The nameless voice
People have a problem with anonymity. They associate it with some admission of guilt, secrecy, untrustworthiness and shame. If someone cannot be immediately weighed-up, either visually or aurally, people find the situation hard to grasp. They fear the situation, finding themselves on guard.
It's as if we are constantly in fear of being under attack from the unknown, and what could be more fear-inducing than someone who calculates exactly how much of themselves they wish to reveal. They hold court in this situation. They hold not only your attention, but your peace of mind.
But what if anonymity was chosen as an economical choice? What if a person acted anonymously because they believed that who they are was irrelevant to what they wanted to achieve with what they did offer, what they did release? To allow the action to speak for nothing but itself.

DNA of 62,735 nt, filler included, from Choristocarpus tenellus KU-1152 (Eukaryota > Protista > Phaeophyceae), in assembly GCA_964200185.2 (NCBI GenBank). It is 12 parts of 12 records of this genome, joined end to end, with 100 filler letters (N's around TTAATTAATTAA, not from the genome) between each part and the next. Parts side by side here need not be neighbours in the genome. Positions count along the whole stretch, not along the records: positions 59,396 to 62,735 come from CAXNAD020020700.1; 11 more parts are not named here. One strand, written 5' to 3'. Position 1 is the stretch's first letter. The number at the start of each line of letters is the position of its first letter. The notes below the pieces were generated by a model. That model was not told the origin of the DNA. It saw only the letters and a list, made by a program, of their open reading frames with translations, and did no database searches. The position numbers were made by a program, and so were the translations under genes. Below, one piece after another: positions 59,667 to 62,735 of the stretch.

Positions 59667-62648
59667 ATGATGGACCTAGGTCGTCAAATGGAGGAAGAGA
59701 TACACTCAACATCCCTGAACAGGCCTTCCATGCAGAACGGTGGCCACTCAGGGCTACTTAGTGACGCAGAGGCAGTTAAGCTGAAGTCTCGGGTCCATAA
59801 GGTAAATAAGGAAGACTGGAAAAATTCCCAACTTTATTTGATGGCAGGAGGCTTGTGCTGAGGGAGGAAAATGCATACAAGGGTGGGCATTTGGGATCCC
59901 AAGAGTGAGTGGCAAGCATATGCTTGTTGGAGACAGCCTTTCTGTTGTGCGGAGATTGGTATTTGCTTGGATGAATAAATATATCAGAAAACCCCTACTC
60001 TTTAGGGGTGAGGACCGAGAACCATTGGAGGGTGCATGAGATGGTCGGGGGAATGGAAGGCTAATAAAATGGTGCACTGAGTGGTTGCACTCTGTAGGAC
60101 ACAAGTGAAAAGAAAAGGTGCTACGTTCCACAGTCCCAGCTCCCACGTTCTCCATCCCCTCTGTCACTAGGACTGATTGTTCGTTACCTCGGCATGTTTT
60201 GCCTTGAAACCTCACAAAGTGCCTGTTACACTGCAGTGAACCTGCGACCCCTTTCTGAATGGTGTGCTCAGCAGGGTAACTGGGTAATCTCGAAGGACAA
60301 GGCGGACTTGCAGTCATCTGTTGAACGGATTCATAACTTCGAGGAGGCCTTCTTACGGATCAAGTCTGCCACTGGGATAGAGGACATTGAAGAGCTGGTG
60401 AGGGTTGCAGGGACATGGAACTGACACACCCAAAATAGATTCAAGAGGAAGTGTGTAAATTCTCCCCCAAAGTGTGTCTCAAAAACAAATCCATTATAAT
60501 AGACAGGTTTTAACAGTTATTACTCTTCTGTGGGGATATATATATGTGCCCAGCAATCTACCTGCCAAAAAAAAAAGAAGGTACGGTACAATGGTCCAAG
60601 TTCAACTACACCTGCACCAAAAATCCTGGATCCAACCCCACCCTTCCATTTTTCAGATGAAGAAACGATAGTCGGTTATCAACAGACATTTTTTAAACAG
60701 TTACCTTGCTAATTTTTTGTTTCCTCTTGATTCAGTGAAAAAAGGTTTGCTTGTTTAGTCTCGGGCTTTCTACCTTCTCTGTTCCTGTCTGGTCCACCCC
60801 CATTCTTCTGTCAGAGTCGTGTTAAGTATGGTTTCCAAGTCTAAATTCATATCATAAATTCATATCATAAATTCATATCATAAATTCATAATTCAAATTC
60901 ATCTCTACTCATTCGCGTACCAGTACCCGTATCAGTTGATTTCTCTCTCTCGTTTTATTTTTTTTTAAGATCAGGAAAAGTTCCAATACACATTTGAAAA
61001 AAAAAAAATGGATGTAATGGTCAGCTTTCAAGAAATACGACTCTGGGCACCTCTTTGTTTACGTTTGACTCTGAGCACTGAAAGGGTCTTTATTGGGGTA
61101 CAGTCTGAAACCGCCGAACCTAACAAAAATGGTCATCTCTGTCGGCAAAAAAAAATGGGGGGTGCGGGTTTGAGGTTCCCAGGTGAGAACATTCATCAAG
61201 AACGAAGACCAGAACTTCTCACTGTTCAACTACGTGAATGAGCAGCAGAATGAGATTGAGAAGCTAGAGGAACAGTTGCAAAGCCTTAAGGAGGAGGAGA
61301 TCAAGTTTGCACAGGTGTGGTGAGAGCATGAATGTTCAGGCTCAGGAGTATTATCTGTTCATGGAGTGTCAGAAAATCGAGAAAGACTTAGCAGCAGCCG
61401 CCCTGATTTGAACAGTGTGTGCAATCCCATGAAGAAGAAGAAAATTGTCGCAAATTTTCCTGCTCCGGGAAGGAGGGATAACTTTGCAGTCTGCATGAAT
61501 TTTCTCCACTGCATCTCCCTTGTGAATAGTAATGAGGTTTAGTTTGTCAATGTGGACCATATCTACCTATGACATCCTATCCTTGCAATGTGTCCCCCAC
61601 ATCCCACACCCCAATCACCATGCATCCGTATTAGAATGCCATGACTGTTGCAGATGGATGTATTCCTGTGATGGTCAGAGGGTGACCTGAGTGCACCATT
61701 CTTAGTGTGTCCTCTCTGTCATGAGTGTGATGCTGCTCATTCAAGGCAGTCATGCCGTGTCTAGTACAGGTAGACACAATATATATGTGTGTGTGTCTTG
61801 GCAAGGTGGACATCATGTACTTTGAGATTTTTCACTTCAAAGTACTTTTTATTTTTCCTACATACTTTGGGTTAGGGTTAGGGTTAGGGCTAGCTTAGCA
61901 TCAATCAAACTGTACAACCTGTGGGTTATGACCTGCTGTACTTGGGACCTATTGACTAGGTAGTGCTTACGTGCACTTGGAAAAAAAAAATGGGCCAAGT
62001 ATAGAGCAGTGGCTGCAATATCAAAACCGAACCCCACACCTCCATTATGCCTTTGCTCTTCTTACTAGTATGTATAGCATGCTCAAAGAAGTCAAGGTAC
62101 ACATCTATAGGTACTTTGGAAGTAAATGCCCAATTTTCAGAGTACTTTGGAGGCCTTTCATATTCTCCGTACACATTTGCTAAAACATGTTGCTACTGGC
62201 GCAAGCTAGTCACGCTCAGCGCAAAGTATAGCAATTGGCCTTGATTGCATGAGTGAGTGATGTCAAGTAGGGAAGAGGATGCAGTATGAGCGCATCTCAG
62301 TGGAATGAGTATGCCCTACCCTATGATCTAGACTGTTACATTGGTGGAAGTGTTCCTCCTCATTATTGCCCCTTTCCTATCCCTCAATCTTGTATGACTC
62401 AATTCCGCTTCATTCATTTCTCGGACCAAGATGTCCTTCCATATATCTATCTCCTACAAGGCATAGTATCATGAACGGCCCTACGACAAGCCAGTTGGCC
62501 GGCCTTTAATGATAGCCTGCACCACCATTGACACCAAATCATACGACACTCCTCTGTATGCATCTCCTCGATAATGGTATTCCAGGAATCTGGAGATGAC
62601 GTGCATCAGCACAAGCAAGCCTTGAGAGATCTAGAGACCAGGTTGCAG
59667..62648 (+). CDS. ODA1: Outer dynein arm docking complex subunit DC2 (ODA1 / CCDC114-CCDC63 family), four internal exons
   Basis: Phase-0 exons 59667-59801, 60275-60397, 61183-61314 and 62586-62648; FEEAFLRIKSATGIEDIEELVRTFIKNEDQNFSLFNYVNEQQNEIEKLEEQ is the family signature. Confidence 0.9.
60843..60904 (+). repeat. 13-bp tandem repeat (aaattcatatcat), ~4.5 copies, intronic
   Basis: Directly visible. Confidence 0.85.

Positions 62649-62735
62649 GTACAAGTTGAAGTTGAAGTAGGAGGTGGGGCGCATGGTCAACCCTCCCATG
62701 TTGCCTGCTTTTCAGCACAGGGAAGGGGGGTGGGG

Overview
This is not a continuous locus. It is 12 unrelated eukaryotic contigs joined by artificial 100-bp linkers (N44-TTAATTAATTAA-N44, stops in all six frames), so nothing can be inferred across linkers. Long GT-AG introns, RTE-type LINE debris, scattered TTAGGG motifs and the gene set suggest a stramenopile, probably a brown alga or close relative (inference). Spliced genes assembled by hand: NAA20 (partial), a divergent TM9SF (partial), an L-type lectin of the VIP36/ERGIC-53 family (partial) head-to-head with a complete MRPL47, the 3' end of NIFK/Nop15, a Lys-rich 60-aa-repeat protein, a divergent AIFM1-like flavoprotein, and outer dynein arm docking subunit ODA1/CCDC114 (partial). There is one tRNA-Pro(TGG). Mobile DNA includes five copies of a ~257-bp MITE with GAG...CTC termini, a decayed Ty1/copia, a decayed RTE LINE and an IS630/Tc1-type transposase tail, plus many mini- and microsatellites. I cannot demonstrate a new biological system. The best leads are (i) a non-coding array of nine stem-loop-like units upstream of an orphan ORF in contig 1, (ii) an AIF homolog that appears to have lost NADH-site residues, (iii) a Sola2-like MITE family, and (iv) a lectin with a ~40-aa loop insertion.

It could be argued that the very presence of the individual offering up something could taint it. When it is possible to make evaluations or assumptions of someone along with their output, the output is inevitably viewed for something other than what it is; it is seen as the individual's creation, rather than an object in its own right.
Does not the painting have the right to be its own object, speak with its own voice? If it does not, then what is its reason? With a medium such as writing, it is doing nothing speaking with its own voice anyway, so why should other expressions not be the same?
Give voice to your output, not output to your voice; it needs it not, for it is a voice already.